Then there are those residents, usually the older ones but not always, who have goals and aims and are progressing and just want to be left alone to do so which they should be permitted to do. They resent formal support plans that state obvious goals like: continue to pay your rent, go to work etc. etc. They can’t understand and neither can I, why all this needs to be written down and why they have to talk about it every two weeks for an hour. They feel patronised for having their lives interfered in and they are right. However, as they can’t afford to rent properties of their own due to unjust rents they are forced to adhere to the state’s ludicrous interference to qualify for a roof over their heads.

If Cameron’s dream of becoming Tony Blair’s successor falls flat on its face perhaps he can get a job as a policy officer in the Supported Housing sector. Just like Dave’s National Service initiative, many of this sector's policies bear no relation to the realities of the young people they work with and are just as ineffective at combating some of the more serious problems associated with our young. Another similarity is that just like politicians when faced with the evidence of the failure of their policies, they will do their utmost to convince people that it’s all working wonderfully well, despite all evidence to the contrary.

Wednesday, 31 March 2010

Evil Triumphs when Adults Abandon Their Responsibilities

The brutal murder last week of Sofyen Belamouadden, 15, by other teenagers, in front of hundreds of adults at a packed commuter station is an extreme, but not uncommon, example of the complete breakdown of effective forms of adult authority to thwart criminal and anti-social behaviour in our young.

Less extreme examples of the ineffectiveness of adults to guide and direct the young are on display in a variety of milieus from schools, care homes, the youth justice system and the supported housing sector. I have worked in three of these settings and have dealt with the other directly so I am speaking from personal experience as oppossed to prejudice.

In fact, there has been a gradual abandonment by adults of their responsibilities to guide, direct and discipline children and young people for trangressions of accepted social norms. Whilst working in a school I regularly met parents who were annoyed, frustrated and angry that the school had failed to straighten out their errant son or daughter. The school and the teaching staff in turn blamed the parents for the more egregiously badly behaved pupils. As far as I am concerned it was the fault of both the parents and the school and indeed the wider society. We are all responsible for the transmission of social norms to the young. I am referring here to a minimal adherence to generally held social norms such as not verbally abusing people or being violent or agressive, as well as an ability to take instructions from authority figures.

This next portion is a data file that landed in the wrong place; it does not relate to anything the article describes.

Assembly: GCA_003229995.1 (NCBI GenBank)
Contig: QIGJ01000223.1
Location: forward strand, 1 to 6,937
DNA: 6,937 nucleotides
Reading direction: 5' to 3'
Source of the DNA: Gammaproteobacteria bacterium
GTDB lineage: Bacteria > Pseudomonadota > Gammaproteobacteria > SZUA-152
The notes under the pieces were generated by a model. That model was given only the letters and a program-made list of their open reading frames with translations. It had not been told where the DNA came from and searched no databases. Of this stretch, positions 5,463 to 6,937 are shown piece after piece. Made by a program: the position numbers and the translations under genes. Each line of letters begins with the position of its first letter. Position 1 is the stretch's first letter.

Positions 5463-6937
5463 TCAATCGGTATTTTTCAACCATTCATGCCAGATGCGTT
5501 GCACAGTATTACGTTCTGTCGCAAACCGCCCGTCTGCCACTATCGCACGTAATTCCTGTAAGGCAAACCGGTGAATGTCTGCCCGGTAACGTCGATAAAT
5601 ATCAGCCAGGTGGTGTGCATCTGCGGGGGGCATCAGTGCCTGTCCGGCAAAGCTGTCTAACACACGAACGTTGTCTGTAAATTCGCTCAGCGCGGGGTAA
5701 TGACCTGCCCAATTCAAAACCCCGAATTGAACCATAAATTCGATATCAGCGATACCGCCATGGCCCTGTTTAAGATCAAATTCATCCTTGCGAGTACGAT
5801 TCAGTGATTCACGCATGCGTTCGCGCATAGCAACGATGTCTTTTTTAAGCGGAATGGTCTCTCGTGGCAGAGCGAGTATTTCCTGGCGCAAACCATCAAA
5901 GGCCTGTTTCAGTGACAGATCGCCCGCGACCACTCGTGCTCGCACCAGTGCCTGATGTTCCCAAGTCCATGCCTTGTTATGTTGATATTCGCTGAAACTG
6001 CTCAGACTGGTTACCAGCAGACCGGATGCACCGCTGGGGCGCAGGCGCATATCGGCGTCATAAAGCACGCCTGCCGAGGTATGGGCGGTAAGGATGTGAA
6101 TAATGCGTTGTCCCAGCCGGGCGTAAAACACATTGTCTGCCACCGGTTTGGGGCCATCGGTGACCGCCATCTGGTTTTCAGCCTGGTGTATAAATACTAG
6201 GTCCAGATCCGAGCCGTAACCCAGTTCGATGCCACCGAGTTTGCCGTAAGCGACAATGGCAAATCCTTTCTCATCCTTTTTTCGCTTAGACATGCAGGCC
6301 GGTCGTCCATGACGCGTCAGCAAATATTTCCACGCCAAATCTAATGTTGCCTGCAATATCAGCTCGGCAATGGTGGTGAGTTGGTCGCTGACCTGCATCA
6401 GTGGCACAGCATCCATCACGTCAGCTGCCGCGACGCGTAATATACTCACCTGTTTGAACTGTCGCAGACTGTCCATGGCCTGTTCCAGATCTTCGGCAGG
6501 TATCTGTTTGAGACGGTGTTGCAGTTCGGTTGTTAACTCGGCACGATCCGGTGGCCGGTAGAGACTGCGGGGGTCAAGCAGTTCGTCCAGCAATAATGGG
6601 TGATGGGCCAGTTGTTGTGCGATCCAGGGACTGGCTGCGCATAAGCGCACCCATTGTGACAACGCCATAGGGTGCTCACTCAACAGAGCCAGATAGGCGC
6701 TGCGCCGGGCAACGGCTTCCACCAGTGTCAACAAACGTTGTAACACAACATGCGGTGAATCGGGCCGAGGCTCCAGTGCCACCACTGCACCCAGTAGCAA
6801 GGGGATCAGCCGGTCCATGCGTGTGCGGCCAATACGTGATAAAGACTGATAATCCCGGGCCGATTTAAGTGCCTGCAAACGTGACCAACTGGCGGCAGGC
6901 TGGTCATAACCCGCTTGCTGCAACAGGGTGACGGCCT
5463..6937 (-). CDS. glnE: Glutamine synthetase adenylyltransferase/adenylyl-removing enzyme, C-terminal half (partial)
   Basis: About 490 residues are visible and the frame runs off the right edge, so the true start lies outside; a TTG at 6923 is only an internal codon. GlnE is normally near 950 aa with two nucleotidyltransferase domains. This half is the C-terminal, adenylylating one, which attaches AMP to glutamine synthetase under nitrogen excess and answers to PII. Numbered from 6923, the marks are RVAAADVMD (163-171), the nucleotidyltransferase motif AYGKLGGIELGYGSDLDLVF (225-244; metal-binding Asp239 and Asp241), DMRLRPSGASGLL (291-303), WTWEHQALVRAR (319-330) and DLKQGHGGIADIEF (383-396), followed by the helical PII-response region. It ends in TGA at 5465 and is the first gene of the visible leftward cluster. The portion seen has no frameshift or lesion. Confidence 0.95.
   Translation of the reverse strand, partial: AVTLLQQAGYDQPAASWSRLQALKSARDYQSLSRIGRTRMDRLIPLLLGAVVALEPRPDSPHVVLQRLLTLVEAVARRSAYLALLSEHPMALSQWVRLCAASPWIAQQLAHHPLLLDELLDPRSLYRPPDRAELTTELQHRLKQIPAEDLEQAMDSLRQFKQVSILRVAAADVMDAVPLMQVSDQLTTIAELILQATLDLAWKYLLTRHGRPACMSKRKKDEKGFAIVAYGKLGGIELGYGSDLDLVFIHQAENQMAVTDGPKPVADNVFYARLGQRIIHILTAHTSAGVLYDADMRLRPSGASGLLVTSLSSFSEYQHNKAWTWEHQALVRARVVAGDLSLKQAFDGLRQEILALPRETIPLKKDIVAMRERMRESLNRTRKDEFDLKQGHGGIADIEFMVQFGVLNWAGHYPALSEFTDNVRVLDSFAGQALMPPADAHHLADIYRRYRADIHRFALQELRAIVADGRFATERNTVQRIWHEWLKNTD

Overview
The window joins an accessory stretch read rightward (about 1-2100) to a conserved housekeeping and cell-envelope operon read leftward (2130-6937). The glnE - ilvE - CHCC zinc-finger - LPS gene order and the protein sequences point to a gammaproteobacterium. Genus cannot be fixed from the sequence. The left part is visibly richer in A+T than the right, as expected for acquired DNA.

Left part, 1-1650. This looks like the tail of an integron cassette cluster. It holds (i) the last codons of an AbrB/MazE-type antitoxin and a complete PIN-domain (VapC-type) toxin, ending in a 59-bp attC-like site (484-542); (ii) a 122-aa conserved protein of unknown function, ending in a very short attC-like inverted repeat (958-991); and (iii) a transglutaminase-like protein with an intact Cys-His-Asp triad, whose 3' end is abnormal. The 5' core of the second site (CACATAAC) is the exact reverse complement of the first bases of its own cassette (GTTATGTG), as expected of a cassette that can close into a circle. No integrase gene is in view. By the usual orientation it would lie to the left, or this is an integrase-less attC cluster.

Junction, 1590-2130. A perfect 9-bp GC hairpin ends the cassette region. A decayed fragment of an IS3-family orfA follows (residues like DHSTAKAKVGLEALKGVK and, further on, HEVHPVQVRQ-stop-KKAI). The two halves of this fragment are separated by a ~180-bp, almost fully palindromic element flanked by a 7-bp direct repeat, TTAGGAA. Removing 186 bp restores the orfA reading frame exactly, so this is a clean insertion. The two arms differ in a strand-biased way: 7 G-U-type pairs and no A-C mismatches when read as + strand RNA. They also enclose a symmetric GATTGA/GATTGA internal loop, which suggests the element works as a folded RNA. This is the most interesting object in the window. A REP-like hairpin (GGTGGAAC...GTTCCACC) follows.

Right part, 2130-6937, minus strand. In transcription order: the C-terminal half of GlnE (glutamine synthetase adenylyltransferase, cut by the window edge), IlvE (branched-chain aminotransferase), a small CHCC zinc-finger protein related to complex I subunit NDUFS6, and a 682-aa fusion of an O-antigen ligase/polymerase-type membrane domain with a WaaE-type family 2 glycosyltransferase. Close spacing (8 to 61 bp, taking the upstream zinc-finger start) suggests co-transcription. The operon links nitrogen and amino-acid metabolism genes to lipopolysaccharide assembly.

The same trend is on display in the care system and in supported housing. The system is powerless to effectively instil boundaries and discipline in the more challenging and disturbed residents i.e. those who need it most. In some cases, counselling in conjunction with firm and resilient adult authority would in my opinion help turn lots of kids around. However, instead of these measures being put in place you hear the usual nonsense where by the blame is shifted back on to the parents, despite the fact that they are now under the care of or receiving support from the state and in many cases have been from a young age.

In effect, what is happening is that all spheres of adult authority are abandoning their responsibilities towards children and young people. In the past, if one's parents failed to transmit social norms to you the wider society would step in and do so whether in the form of the extended family network, neighbours, at school or with a harsher youth justice system for the more extreme cases. I dont deny that there were problems in this model and that some of the authority of the past needed to be challenged, rethought and restructured. However, what seems to have happened is the jettisoning of all forms of effective adult authority in some parts of society and hence the inexorable rise in problems associated with young people over the past two decades.

In some sections of society the erosion of adult authority has exposed many young people to unprecedented levels of bullying, intimidation, aggression and extreme violence. Traditionally, strong male role models in the forms of teachers, the police and fathers were responsible for stamping out the incipient aggressive tendencies within young males and replacing these inherent dispositions with civilised norms. The fruits of abandoning this approach are all around us and the welfare state, as well as neo-liberal economics, are largely responsible for this development.